Thursday, April 23, 2015

Getting into the Backcountry- While you still can

At left is a picture of Yosemite National Park's beautiful Half Dome, a granite dome that's probably the park's most recognizable feature. Beautiful, isn't it? You can see why Yosemite is one of the most popular national parks in the country, and it is- rated best for RVs overall and one of the busiest, seeing almost four million visitors in 2012. You can even hike all the way to the top of Half Dome, though it's pretty grueling and involves the use of cables and supports that have been installed there for that express purpose- or an even harder technical rock climb.

The picture looks incredible, doesn't it? I don't know about you, but it makes me want to get on a plane and fly to California right now, and hit the backcountry. But as incredible as the picture looks, there's an enormous problem also on display in it. Life-changing, as far as Yosemite National Park (and California as a whole) goes.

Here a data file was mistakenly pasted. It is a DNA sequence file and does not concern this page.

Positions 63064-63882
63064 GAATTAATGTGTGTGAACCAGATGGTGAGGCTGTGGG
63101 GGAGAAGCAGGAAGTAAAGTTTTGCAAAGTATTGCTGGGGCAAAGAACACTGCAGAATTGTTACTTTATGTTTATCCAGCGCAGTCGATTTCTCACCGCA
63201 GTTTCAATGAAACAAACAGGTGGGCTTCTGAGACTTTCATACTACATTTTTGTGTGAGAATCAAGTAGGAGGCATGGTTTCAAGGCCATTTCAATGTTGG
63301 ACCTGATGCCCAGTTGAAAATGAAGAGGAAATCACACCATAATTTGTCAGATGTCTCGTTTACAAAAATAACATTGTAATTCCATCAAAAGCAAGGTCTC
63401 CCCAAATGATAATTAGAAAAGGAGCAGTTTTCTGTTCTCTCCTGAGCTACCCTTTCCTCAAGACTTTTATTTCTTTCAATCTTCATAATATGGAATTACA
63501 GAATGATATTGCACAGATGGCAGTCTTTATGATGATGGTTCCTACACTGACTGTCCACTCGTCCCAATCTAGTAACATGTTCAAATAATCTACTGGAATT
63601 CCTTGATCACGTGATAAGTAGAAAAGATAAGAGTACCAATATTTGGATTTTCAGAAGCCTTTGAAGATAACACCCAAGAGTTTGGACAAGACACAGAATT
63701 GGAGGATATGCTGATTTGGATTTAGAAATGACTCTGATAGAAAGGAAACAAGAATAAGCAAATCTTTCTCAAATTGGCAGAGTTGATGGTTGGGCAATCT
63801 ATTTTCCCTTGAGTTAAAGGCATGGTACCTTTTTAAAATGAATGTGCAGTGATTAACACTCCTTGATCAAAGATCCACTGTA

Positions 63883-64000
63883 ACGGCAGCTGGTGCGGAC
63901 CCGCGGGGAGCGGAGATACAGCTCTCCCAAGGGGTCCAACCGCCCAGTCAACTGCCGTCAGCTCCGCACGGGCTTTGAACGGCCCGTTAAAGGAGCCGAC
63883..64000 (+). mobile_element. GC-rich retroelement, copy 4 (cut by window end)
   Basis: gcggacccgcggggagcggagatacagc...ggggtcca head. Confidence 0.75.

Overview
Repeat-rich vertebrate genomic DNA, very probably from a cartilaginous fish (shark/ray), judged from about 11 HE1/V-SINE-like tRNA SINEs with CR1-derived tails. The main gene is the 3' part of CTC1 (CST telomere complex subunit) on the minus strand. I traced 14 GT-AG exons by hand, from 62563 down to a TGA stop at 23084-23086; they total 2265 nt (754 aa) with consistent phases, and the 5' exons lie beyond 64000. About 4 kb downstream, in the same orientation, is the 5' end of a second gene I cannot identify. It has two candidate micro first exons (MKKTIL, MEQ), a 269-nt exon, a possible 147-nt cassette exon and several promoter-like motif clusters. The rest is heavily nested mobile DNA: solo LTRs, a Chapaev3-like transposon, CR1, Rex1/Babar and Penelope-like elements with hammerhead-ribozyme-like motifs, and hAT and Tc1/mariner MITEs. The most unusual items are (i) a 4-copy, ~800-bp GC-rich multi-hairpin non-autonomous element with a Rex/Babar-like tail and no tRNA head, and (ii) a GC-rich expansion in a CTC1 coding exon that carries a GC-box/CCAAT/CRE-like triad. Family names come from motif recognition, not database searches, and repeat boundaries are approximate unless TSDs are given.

Can you see it? I admit, it's hard without some assistance. Let me show you a picture taken from that same camera exactly four years earlier.

And the difference is... snow. Lots and lots of snow. That's because California's been suffering under a four-year drought that looks like it won't be abating any time soon. And that's caused a cascading effect, such as the one you see there. We still don't know what the full effects will be for parks like Yosemite; according to the National Park Service, it's at a much higher risk for fires that could ravage it's natural beauty; at risk for a dramatic increase in non-native animal species, like the New Zealand mud snail, which can completely cover river streambeds, displacing native organisms and making traversing the streambed impossible; and a huge risk of allowing invasive plant species, like the Himalayan blackberry, to thrive and form impenetrable thickets that replace native vegetation.

But, still, Yosemite will exist in some form. It's not like Half Dome is going to go away anytime soon. But what about a national park who takes it's name from something it's predicted to have none of within the next twenty to thirty years?

I'm talking, of course, about Glacier National Park. No need for a long spiel; here's a picture instead.